(1998; 88 pages)
Annex 4: Opening Speech of Dr S.T. Han, WHO Regional Director for the Western Pacific Region Working Group on Herbal Medicines, 8 December 1997, Manila, Philippines
DISTINGUISHED PARTICIPANTS, COLLEAGUES, LADIES AND GENTLEMEN,
I am very pleased to welcome you all to this meeting.
Herbal medicine is the main component of the traditional system of medicine. It has been used for thousands of years and has made a significant contribution to human health. Today, people still attach considerable importance to herbal medicine, particularly in this Region.
For its part, WHO recognizes the very significant contribution which traditional medicine can make to public health in the Region. We fully support Member States in their efforts to integrate traditional medicine into their health delivery systems, particularly in extending the coverage of primary health care.
Accurate figures on regional expenditure on herbal medicine are not available. However, in Australia for example, expenditure on alternative medicine, including herbal medicine, is estimated at about US$438 million annually. In China, herbal medicine represents about one-third of the drug market. In Hong Kong, herbal medicines worth over US$260 million are imported annually and over 900 raw and processed herbal medicines are generally available in herbal shops. In Malaysia, sales of traditional medicines are estimated at about US$315 million annually.
Herbal medicine holds great but still largely unexplored potential for the development of new drugs to combat major health problems. Artemisinin and its derivatives, for example, extracted from Artemisia annua, have become the most effective remedy for multi-drug-resistant malaria cases.
In China, Japan, the Republic of Korea and Viet Nam, the use of herbal medicine is an integral part of the formal health service system. In other countries, herbal medicine is usually used only in the community or in private practice. However, increasing public interest, as demonstrated by herbal medicine's share of the drug market, has raised government awareness in the Region. Health authorities in several countries and areas are reviewing the current status of herbal medicine and the possibility of bringing it into the mainstream of the health service.
Mechanisms for ensuring the safety and control of herbal medicine need to be introduced as part of its formal incorporation into the health service system. In Australia, Macao and Malaysia, for example, systems for the registration of herbal medicine products have been implemented. The regulation of the use of herbal medicine in medical practice is being considered in Australia, Hong Kong, Malaysia and Singapore.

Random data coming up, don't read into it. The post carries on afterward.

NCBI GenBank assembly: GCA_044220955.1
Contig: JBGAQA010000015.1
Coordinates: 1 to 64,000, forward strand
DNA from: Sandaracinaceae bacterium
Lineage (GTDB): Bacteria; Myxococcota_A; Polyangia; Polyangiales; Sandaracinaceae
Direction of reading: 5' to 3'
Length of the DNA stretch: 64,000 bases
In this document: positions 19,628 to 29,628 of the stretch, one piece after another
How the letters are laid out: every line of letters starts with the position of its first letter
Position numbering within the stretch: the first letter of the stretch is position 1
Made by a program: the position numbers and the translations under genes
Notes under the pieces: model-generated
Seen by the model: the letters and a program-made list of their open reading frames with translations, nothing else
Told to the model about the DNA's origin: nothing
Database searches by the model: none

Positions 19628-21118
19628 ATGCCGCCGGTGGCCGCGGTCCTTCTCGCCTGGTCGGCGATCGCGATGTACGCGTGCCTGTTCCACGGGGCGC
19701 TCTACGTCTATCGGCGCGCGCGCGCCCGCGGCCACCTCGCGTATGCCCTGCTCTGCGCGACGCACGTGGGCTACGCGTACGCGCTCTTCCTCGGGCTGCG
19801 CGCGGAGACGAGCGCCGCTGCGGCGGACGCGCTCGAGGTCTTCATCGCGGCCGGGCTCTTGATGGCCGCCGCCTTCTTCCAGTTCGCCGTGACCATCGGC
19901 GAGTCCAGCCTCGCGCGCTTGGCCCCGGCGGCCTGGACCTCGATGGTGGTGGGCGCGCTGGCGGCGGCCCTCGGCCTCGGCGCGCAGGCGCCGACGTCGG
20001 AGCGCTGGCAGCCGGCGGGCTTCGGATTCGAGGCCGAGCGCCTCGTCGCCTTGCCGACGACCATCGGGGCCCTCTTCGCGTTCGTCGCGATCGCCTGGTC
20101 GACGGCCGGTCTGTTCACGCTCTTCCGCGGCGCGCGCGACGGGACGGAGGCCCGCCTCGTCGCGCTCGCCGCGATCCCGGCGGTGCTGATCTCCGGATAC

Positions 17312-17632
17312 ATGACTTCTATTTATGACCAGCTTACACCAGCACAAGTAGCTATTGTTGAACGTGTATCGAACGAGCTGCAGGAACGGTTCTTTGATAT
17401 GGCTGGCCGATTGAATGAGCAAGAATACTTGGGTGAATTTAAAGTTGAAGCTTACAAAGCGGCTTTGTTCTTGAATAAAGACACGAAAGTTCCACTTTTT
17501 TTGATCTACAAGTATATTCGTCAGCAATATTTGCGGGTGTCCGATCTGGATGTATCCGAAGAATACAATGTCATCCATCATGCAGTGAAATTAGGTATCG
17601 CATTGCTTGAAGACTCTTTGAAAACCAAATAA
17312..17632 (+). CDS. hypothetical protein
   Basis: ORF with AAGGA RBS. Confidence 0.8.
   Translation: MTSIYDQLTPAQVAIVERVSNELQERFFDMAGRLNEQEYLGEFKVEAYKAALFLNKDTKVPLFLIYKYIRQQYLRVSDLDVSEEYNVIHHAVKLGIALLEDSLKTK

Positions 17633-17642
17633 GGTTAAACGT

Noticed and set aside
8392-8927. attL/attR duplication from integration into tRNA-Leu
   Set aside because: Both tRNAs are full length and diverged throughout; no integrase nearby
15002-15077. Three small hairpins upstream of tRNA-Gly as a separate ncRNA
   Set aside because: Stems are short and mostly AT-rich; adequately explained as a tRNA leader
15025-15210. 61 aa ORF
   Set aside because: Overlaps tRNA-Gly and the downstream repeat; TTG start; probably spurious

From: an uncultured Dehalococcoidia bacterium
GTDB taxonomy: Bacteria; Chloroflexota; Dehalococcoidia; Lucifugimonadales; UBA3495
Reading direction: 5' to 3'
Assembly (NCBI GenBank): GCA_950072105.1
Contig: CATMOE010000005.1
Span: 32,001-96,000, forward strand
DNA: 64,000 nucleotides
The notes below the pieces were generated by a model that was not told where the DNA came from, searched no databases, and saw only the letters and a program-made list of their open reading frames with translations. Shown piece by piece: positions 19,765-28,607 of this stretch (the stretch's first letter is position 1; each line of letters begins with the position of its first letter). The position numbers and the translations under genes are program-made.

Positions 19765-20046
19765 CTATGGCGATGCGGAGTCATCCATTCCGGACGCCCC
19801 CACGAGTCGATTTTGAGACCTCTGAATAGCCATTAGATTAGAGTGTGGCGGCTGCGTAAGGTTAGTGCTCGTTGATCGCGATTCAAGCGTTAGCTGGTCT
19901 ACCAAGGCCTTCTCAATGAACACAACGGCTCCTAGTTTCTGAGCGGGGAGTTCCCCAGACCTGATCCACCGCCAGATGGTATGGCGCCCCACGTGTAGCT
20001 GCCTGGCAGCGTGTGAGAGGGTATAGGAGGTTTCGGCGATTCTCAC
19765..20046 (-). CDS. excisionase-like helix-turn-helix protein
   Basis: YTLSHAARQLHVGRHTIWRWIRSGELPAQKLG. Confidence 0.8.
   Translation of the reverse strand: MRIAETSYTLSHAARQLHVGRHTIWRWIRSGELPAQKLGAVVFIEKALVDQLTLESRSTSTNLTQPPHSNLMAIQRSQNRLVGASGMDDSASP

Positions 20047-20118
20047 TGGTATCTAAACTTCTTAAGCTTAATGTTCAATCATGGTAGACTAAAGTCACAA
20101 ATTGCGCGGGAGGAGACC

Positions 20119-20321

Recognition of the value of herbal medicine is not always accompanied by strong support and the development of vigorous programmes at national level and below. Implementation of government policy is often slowed down by the lack of experience of health authorities. The different philosophical backgrounds of traditional and modern medicine make it difficult for one system to judge the other. Despite these difficulties, there have recently been some significant developments regarding the promotion of traditional medicine in the Region. For example, the meeting of the Ministers of Health of the Pacific island countries in Rarotonga in August 1997 agreed that the use of traditional medicine, including herbal medicine, should be encouraged where appropriate, and steps should be taken to incorporate its use in the health care system. At the forty-eighth session of the WHO Regional Committee for the Western Pacific it was decided that a technical briefing on traditional medicine should be included during the forty-ninth session of the Regional Committee in 1998.
The major task of this Working Group is to prepare guidelines for the appropriate use of herbal medicine. These guidelines will include technical suggestions for Member States interested in promoting the proper use of herbal medicine. They will include recommendations on how to develop a comprehensive national programme, regulate the practice of herbal medicines and introduce measures for registration. Guidelines on education and research and information exchange will also be prepared.
There is no single model for promoting the proper use of herbal medicine. The guidelines you recommend should be flexible enough to provide various options to Member States to enable them to identify the most appropriate approach to suit their own needs. The guidelines you provide should be both feasible and practical.
I am fully aware that it will not be an easy task to prepare such guidelines. This will be a challenge to all of you. The Working Group is a good mixture of policy-makers, administrators, researchers and practitioners. With your broad experience of herbal medicine, I am sure that you will be able to provide extremely valuable recommendations for further steps to promote the proper use of herbal medicine in the Region. I look forward very much to hearing the outcome of your deliberations.
I like to inform you that the meeting is held with support from the Republic of Korea Government.
I wish you a successful and fruitful meeting and an enjoyable stay in Manila.